As for SRC in hosts, there was an extensive thread on it in the Nuendo forum, with much lively discussion and analysis. I believe the comparison started with projects rendered at the sample rate of the project (48K->48K) versus changing the project sample rate and then rendering to the original rate(41K->48K) and flip-phase-comparing the two resulting renders. It turned out the some hosts fared better than others, but all created more errors than most people liked. The most satisfactory sample rate conversion was with Voxengo's R8Brain, which is a standalone sample rate conversion tool - and freeware, to boot. But I only use it when I've got something "in the can" and don't want to bother with going back to the host and loading the project.

    In your scenario you should feel comfortable with letting the project dictate the sample rate, not the sample library.
    Houston Haynes - Titan Line Music

  7. #7

    Re: OT: Dithering to 48kHz when delivering for video

    I've been through this issue many times since everything thing I do is for video and must be delivered at 48k. I now do all my sample work at 44.1 becuase I could hear a clear difference in the VSL violins between projects in Logic at 44.1 and 48. I think this is because the EXS converstion on the fly was not too happening. When I'm ready to go to ProTools, I simply import and have the setting on "Tweek Head" which is the slowest -- go get a coffee, come back, it's ready. If you don't have ProTools I'm still sure there is a way to determine the quality of the conversion -- always go for the highest quality.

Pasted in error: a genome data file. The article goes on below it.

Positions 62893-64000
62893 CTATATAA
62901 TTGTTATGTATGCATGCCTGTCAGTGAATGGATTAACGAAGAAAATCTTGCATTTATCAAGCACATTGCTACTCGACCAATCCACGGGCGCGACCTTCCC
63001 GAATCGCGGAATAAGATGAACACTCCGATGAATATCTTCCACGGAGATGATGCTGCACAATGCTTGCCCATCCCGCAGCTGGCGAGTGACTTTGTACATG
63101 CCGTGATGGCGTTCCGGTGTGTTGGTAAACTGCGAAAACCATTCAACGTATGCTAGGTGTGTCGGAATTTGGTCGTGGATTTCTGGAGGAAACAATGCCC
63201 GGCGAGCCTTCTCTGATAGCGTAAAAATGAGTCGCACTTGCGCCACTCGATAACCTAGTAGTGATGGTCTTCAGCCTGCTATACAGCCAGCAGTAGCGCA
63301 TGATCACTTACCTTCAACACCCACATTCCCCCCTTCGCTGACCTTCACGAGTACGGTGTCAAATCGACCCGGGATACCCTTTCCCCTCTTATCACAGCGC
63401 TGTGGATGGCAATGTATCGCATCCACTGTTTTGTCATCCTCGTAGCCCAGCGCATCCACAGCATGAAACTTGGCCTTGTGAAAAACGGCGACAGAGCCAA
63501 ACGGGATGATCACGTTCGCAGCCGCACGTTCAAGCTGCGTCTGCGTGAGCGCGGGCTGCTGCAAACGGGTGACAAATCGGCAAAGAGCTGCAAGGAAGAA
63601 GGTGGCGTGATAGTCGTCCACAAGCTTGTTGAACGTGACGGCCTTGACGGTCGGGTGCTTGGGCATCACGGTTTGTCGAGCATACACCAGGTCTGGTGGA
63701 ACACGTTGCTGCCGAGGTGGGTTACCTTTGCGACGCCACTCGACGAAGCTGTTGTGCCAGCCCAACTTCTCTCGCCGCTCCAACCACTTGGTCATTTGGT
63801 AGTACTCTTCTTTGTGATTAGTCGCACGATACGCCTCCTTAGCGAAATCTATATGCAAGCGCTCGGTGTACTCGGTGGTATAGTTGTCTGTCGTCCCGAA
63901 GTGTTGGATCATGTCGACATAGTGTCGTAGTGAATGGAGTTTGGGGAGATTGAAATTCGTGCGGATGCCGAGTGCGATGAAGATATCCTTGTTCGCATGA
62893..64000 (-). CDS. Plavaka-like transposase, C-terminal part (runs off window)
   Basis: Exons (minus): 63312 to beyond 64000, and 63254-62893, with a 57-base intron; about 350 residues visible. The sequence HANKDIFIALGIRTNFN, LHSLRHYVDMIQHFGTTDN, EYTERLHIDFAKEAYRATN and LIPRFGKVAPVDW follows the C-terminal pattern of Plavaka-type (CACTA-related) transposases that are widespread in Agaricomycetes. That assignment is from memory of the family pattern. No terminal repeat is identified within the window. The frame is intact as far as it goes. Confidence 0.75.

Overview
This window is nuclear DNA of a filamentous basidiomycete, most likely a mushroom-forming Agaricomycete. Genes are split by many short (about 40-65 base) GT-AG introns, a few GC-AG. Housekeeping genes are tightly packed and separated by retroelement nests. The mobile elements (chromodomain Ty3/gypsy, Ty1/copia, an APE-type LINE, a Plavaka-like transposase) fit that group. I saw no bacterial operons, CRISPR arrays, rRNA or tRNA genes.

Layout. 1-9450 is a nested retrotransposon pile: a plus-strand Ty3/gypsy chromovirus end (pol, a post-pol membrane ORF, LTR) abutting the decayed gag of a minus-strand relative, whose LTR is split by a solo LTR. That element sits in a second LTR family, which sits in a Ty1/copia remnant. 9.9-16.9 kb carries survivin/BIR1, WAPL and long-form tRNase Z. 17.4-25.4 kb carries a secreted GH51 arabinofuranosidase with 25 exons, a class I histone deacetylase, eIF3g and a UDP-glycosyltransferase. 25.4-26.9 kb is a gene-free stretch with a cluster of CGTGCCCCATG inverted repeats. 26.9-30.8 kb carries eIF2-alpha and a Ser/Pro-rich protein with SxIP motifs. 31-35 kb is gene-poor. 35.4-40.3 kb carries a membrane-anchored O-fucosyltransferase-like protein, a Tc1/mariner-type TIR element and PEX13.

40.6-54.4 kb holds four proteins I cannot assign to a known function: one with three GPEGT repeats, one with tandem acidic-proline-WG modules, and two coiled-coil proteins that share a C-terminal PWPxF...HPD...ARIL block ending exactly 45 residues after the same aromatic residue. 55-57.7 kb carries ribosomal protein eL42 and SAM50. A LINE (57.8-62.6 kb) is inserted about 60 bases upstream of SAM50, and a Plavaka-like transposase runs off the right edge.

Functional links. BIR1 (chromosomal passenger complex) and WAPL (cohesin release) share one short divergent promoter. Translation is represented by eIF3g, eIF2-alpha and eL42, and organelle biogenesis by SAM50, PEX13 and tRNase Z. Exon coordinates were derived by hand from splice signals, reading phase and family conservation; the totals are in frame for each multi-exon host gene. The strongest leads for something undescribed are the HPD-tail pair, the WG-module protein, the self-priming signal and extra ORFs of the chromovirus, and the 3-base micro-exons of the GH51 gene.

Dithering is really for going from 24bit to 16bit. I can't say I've ever really heard this in action, but it's quite easy to do on the master fader as the last step.

  8. #8
    Senior Member
    Join Date
    Jul 2005
    Paris, France

    Re: OT: Dithering to 48kHz when delivering for video

    Another (CPU extensive) solution, is to start the project at 96k, then downsample the mixdown to 48k.
    (and at last dither from 24 to 16 bit if necessary, but it's another story)

    In this case, "on the fly" samplerate conversion from samplers (44.1=>96) is not a pb anymore because the result will be re-filtered by a (good) 96k=>48k conversion.

  9. #9

    Re: OT: Dithering to 48kHz when delivering for video

    I find that although I get smoother mixes at high res, it doesn't otherwise matter what sample rate I work at as long as I dither absolutely last. And, btw, even if you work at 16-bit, you can still apply dither so long as its only done once and as the absolute last step. It's fully possible, for instance, to work at 44.1/16, resample the mix to 48/16, and then apply dither to the 48/16 output file. Some people think this approach has a thickening effect on the mix. Btw, I used to swear by UV22HR dithering but now use PowR3.

    I advise against counting on video people to do anything important. I used to deliver with an alternate audio CD till I caught one of them ripping and importing without bothering to resample. Now I usually deliver a DVD plus an alternate CDR with 48K audio files.


  10. #10

    Re: OT: Dithering to 48kHz when delivering for video

    Quote Originally Posted by howardv
    I advise against counting on video people to do anything important.
    Yeah - like washing their hands before they walk out of the john...
    Houston Haynes - Titan Line Music